As I continued to wander, I came across an old ugly building with broken stained glass windows. Orthodox Paris Church. Ah yes, I’d finally made it, the Notre Dame of my city. Maybe today would be the day I’d become a religious woman. If any prayer could get me out of this town as fast as possible, I’d get baptized on the spot.

As I walked the corner, I was struck by a bike. I found myself lying on probably the only green patch of grass in the entire town.

“What the hell! Watch where you’re going.” As the words left my mouth, my head began to spin, my eyes blurry. I looked up to see that I was yelling at a Priest. If you didn’t hate me before, you definitely do now.

“I’m so sorry! Let me help you up.” He reached out his hand. “Are you here for the Sunday Sermon? I don’t recognize you.”

“Why would you. I’m not from here.” I scoffed as I took his hand.

“Oh, I’m sorry about your book!” He motioned to the book a few inches away from me. Anna Karenina’s face was covered in blood, and rightfully so, she got me into this mess. I could taste the blood in my mouth as it dripped from my turned-up nose.

“Why don’t you come inside? We can clean you up, help you.”

“The only way you can help me, father, is if this church doubles as a library,” I said, gesturing to the house of worship. He shook his head no.

“The library is just past that dam, not much further.”

This was my first time hearing of a dam, but the rest I’ve heard before. This time was different, I assured myself, he was a Priest; after all, they can’t lie.

Out of the corner of my eye, I could see him make a cross-motion as he watched me leave, and I thank him for it.


I made my way towards the dam. My eyes lit up as I reached the corner, a liquor store, finally. The size of my small overpriced New York apartment, albeit soon enough, I wouldn’t care.

“We don’t sell any hard alcohol.”

“What do you mean? You’re a liquor store.”

“We’re a dry liquor store.”

“A what?” I looked at her bewildered.

“The municipality of Paris voted on it a few years ago. Guessing you’re not from here.”

Municipality… what a joke.

“So, I can’t buy anything to drink? Nowhere in the city? What do you even sell here?” My voice got louder, and I could feel myself get progressively more distraught. I’m not an alcoholic, mind you, but come on.

“We have some local wines… sparkling water, ma’am.”

After a few moments of bemused silence, I accepted defeat.“I’ll take a bottle of your finest red, furthest thing from local that you have. I’m in France, after all.” The woman didn’t seem amused, and frankly, neither was I. She handed me a bottle of Merlot - A product of Vietnam. Yes, that sounds about right.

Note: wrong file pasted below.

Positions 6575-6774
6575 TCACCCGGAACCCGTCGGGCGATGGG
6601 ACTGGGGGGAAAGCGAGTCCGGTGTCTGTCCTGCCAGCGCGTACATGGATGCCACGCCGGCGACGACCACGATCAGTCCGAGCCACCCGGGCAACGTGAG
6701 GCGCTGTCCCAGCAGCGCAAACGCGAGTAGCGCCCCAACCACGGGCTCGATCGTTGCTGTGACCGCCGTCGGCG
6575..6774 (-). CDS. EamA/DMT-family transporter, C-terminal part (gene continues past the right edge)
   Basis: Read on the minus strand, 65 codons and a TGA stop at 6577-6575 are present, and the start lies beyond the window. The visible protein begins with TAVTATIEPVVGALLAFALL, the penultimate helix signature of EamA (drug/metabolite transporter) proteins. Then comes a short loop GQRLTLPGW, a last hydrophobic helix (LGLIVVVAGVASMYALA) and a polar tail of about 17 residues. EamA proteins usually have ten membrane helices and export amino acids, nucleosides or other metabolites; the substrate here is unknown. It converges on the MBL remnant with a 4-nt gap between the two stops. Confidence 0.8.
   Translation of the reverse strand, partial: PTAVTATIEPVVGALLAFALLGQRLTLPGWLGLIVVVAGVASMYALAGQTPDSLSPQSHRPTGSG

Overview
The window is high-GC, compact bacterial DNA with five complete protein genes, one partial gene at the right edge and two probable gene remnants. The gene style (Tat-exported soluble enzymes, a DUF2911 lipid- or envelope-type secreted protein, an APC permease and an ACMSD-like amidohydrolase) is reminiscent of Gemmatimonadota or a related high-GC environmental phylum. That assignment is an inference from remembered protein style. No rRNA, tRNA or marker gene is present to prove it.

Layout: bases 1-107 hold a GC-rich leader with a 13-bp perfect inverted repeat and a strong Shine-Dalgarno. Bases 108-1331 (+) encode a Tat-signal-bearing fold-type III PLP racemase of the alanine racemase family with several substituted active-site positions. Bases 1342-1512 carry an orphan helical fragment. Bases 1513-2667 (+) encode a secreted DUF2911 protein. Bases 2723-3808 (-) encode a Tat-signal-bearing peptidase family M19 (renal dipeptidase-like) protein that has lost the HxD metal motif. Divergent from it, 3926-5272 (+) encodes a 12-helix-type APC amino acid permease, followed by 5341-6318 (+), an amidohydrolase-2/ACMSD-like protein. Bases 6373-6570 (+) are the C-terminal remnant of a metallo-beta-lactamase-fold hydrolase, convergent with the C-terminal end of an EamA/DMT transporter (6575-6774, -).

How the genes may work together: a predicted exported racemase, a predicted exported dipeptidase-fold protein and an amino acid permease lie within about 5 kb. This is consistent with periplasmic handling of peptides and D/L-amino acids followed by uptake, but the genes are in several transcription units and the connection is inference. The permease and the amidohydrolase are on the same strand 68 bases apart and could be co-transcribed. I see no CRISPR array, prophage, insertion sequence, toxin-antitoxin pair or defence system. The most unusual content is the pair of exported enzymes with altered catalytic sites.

I sat down on the curb and began to drink the liquid anomaly, the alcohol content of which wasn’t enough to sedate a kitten. I slowly began to suspect there was no library in this town at all. I monitored the people pass by me, all carbon copies of one another - a library seemed like a far-fetched concept. A town so bland it bans drinking can’t be much in favour of free thought or expression. I felt that I’d walked into some parallel dystopian universe. By now, you can imagine, I was growing uneasy; after walking for hours, the blisters on my feet started to bleed. I reckon it’s at this point you can start feeling sorry for me. The sound of water was getting louder, and I looked out to see the murky, polluted dam not too far away. It’s not La Seine, but it’ll do. I walked towards it.


I approached the edge and looked over the river. It was getting dark, and this stupid book would be the death of me. Letting out a cry of anger, I threw it into the dark abyss of the raging river.

Now, I cannot explain why I did what I did next, for I don’t truly comprehend it myself. I owed this woman nothing. I was gaining nothing from returning a soaked blood-covered book to a library that, for all I knew, didn’t exist. And yet, I jumped after it, into the neck-deep water regardless.

———————

I hoped that the current would kill me. Slam my head into a rock and reunite me with her. Out of breath, I got out of the river, gripping the book with my soaked palms. I saw the library across the street; the same one I’d passed by many times, the library I’d pretended not to see all day. Despite it all, I missed her dearly.

Something settled inside me. I wasn’t going back to New York, and I sure as hell wasn’t going to no island in Tuscany. I’d be looking for this library for the rest of my life until my feet refuse to carry me further if it meant I could spend one last moment with her. I’d wander aimlessly with it through life until I have no other choice but to sit down and finally read it. For if I don’t read it, and if I don’t return it, somehow, in some way, at least to me anyway, she would still be alive.


The Paris Public Library would never see this copy of Anna Karenina again. I’ve accepted it, hope they do too. 

April 28, 2021 20:54